When modeling the nuances of fair division, scientists prefer cutting cakes to infants. The classic model is the "you cut, I choose" method: If two people are splitting a cake, one cuts it into two pieces and the other chooses which piece he wants. The person cutting the cake has an incentive to cut the fairest possible way--in half--so that he can still be satisfied with what is left for him. "You cut, I choose" is then free of envy, because each person is served an equivalent piece of cake. But it does not satisfy the property of equitability, wherein each person values their piece of cake as much their counterpart. Imagine two people are sharing a pizza that is covered half in pepperoni and half in anchovies. If one person hates anchovies, there are several possible scenarios in which one diner will be happier than the other.
In the current issue of the Notices of the American Mathematical Society, New York University political scientist Steven J. Brams, Montclair State University mathematician Michael A. Jones and Austrian economist Christian Klamler of the University of Graz outline a new manner of division, called surplus procedure (SP), which partially solves the shortcoming. Rather than dividing the cake so both sharers get an equal quantity, they aim for an equal quality: Each person, A and B, submits to a referee a valuation of his or her ideal piece of cake. Then the cake is cut in a mathematically determined way so that both valuations are partially satisfied, and each eater gets more than half of what they asked for. "Because both A and B receive at least 50 percent of their valuations under SP, the resulting division is not only proportionally equitable but also envy free," the researchers write.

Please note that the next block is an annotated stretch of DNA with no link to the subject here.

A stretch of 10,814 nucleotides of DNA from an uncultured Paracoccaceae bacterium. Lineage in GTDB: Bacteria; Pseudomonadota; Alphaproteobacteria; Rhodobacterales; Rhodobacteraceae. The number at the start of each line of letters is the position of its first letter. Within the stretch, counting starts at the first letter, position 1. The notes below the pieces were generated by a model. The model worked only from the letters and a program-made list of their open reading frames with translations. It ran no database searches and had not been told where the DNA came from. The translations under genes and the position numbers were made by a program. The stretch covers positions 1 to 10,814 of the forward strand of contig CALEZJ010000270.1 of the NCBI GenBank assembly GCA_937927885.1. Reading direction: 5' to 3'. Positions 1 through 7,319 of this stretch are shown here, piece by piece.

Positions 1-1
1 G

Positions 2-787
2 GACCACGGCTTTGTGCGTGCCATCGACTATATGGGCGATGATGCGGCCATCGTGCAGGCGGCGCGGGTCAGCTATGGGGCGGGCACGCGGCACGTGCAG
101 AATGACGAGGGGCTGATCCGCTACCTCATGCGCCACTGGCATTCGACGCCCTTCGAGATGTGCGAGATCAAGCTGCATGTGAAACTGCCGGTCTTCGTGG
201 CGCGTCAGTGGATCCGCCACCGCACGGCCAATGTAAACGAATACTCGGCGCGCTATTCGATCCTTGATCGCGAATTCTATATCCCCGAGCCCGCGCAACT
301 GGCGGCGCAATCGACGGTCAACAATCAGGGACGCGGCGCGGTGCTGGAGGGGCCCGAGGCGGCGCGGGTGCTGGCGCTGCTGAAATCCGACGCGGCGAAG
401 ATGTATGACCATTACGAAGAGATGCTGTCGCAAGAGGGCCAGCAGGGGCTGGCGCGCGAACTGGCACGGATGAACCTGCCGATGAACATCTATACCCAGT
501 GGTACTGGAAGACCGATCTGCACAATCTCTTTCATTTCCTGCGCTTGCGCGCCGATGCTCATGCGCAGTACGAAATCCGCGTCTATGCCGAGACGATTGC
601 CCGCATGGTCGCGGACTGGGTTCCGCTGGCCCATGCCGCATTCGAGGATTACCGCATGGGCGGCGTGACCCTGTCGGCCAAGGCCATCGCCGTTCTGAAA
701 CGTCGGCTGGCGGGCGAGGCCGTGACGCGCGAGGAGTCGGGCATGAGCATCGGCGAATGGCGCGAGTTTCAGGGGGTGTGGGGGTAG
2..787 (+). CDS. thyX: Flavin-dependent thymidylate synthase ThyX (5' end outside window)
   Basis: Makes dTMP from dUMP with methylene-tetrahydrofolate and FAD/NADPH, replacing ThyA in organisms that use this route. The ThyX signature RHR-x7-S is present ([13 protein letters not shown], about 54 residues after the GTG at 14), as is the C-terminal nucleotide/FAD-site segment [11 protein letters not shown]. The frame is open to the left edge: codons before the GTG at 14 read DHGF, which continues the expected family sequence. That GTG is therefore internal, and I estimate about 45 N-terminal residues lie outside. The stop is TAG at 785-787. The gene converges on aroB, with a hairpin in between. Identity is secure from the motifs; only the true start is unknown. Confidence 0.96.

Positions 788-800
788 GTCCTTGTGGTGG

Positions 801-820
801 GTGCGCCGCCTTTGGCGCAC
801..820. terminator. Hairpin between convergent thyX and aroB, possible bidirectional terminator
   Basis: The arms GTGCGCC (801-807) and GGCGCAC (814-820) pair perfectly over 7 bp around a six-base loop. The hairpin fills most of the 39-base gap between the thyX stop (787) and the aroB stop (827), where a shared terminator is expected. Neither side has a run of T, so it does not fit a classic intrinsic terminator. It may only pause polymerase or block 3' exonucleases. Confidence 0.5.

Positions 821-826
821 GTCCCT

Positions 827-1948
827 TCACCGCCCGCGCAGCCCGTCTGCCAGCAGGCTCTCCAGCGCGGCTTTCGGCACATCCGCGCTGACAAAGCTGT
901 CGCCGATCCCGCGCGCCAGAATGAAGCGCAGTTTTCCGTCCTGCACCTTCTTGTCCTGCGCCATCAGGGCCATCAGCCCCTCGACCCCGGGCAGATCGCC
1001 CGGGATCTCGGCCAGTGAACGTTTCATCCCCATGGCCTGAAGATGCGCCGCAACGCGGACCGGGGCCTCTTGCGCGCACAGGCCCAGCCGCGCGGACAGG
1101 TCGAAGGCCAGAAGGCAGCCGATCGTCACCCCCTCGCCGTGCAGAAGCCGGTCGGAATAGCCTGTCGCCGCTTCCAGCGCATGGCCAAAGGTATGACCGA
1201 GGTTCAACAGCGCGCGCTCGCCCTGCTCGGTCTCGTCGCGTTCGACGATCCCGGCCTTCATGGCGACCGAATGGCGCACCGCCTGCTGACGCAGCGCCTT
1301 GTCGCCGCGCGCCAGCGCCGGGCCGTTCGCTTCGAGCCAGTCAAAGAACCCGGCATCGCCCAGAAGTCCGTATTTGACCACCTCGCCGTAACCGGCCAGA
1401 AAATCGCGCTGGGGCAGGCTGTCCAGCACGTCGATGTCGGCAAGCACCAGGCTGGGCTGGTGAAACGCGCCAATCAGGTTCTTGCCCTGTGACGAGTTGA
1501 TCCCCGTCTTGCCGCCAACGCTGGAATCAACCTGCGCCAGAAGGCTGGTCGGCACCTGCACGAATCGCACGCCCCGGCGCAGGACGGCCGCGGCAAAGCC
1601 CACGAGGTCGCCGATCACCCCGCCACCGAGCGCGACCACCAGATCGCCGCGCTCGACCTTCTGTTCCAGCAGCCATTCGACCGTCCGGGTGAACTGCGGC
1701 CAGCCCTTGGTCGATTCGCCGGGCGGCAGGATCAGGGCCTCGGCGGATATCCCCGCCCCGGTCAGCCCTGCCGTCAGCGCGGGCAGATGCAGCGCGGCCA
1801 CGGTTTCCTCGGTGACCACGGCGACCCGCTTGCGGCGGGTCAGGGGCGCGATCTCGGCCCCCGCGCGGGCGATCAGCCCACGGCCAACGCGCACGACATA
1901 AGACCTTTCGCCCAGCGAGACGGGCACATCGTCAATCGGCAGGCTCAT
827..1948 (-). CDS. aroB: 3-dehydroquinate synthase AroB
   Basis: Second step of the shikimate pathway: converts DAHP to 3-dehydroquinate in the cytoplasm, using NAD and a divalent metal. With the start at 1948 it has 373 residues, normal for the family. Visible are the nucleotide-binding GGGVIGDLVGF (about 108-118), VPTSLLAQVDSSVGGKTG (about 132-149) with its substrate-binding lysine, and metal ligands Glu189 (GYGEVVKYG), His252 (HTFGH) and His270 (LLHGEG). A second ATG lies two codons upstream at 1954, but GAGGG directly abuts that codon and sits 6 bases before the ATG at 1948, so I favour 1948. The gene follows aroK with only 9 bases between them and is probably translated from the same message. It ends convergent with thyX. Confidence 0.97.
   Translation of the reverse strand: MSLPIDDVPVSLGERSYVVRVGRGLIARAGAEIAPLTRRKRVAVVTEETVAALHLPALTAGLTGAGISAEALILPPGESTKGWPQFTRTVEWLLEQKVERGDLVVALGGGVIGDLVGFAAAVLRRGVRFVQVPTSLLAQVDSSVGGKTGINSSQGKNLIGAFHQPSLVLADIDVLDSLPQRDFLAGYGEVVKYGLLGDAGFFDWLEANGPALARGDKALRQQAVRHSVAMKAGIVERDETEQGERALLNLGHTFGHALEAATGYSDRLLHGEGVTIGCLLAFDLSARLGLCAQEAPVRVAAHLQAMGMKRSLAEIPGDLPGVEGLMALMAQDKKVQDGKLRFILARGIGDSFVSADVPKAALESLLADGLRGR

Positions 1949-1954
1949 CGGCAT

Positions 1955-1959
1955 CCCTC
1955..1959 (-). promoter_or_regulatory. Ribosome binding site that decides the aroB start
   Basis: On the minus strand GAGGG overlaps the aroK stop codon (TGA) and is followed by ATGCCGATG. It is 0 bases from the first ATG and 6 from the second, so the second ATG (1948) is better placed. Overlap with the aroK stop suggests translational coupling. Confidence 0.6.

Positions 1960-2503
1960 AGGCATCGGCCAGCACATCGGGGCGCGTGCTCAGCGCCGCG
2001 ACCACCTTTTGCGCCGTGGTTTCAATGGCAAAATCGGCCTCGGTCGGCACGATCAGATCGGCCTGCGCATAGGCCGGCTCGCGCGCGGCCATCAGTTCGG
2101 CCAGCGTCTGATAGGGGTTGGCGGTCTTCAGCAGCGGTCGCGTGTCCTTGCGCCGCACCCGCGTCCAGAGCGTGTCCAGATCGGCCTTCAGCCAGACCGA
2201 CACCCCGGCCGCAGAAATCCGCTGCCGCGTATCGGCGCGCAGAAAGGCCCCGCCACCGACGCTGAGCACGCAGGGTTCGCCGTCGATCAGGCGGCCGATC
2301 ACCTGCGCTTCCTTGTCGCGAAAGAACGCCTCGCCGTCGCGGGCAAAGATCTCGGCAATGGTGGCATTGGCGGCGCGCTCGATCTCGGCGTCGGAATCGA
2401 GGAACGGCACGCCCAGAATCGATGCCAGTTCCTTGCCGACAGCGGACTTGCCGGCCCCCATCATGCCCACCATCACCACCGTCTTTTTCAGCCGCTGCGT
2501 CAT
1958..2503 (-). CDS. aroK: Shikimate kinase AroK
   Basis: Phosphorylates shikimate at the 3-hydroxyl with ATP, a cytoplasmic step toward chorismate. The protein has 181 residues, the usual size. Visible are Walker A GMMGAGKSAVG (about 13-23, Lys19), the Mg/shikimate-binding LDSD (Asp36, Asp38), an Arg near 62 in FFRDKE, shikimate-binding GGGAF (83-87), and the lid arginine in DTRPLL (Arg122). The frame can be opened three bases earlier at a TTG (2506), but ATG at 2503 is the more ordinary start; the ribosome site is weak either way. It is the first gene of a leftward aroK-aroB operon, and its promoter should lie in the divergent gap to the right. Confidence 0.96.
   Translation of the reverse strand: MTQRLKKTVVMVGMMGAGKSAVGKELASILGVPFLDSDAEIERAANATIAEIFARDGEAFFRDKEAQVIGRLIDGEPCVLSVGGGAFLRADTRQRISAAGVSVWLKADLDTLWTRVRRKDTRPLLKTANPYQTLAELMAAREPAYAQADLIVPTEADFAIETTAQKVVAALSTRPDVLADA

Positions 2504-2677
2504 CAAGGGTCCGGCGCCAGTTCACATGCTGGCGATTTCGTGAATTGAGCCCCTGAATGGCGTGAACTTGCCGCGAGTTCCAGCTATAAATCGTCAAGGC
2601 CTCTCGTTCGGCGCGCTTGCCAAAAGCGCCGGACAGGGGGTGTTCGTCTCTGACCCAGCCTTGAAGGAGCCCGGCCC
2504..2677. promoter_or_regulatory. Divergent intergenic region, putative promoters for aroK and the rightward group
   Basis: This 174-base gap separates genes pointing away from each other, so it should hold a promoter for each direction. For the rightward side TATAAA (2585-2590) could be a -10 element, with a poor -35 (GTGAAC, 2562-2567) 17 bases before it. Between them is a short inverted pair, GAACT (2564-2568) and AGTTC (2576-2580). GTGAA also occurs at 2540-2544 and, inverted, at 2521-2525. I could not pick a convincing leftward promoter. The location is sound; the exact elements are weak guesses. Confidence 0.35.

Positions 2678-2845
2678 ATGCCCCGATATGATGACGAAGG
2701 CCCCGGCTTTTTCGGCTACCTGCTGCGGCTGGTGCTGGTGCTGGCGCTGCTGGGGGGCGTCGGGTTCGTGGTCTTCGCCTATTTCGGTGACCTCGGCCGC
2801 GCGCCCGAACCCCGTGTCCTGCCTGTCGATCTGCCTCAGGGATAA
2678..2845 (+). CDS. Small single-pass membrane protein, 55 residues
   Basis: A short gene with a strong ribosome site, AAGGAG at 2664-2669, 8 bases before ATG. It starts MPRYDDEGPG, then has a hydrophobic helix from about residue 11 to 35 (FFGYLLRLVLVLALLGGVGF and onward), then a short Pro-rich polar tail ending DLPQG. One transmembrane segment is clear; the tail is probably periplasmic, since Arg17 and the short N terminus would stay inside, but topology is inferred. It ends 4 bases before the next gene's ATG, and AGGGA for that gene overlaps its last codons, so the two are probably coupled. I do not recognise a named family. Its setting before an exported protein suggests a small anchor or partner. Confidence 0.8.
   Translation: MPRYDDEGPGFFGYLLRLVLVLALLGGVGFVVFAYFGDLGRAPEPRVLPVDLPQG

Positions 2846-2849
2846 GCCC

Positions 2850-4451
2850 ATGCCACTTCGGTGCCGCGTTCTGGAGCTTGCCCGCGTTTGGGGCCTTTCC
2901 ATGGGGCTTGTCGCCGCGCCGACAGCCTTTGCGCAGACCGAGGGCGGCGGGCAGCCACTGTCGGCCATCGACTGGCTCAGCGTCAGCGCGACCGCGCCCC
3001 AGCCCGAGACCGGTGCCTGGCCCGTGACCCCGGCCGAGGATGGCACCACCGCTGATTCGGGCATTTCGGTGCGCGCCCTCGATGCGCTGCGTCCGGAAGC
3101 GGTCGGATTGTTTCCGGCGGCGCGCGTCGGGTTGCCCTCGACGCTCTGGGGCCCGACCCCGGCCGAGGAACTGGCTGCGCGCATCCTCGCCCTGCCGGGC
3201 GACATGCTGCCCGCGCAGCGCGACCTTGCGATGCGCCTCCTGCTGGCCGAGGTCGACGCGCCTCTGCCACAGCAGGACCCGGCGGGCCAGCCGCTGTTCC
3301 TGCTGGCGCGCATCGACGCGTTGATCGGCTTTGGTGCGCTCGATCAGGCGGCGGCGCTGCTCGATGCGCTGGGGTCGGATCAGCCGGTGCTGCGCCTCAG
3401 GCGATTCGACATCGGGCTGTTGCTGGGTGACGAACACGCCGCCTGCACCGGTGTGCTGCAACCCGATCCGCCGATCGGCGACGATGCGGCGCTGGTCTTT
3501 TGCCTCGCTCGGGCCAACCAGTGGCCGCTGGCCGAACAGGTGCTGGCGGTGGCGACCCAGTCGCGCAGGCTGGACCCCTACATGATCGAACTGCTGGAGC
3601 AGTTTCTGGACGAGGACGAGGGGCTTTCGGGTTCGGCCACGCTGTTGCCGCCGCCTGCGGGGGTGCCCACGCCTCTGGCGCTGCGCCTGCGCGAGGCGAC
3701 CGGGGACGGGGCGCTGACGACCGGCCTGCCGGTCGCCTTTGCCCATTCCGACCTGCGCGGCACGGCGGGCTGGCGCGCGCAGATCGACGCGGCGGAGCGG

They extended their method to three-person (or more) scenarios, calling this version equitability procedure, or EP. Performed similarly to SP, EP aims to divide the cake so that each person gets more than a third of what they want. (In the case of four people, each would get at least one fourth of their valuation; for five people, they would get at least one fifth.) While SP reconciles envy and equitability, the team admits that in EP, both of these properties are not always satisfied among three or more people. These new cutting methods, however, are "strategy proof," meaning that one player will not be able to manipulate the system by misrepresenting their valuation. This is because each person is trying to maximize their value and they are risk-averse--that is, they won't try to game the system if it means they could get a less valuable piece.
Besides operating in the slightly more complicated realm of pizza, the results are applicable to situations that involve the division of land, too. SP may one day be useful to India and Pakistan in determining how to divvy up Kashmir; EP could help the Shia, Sunnis and Kurds partition Iraq. Although these procedures may not be directly applicable to all sharing problems, "the reasoning that goes into fair-division algorithms is valuable," Brams says. "It shows how mathematics can contribute to making dispute resolution more rigorous and precise."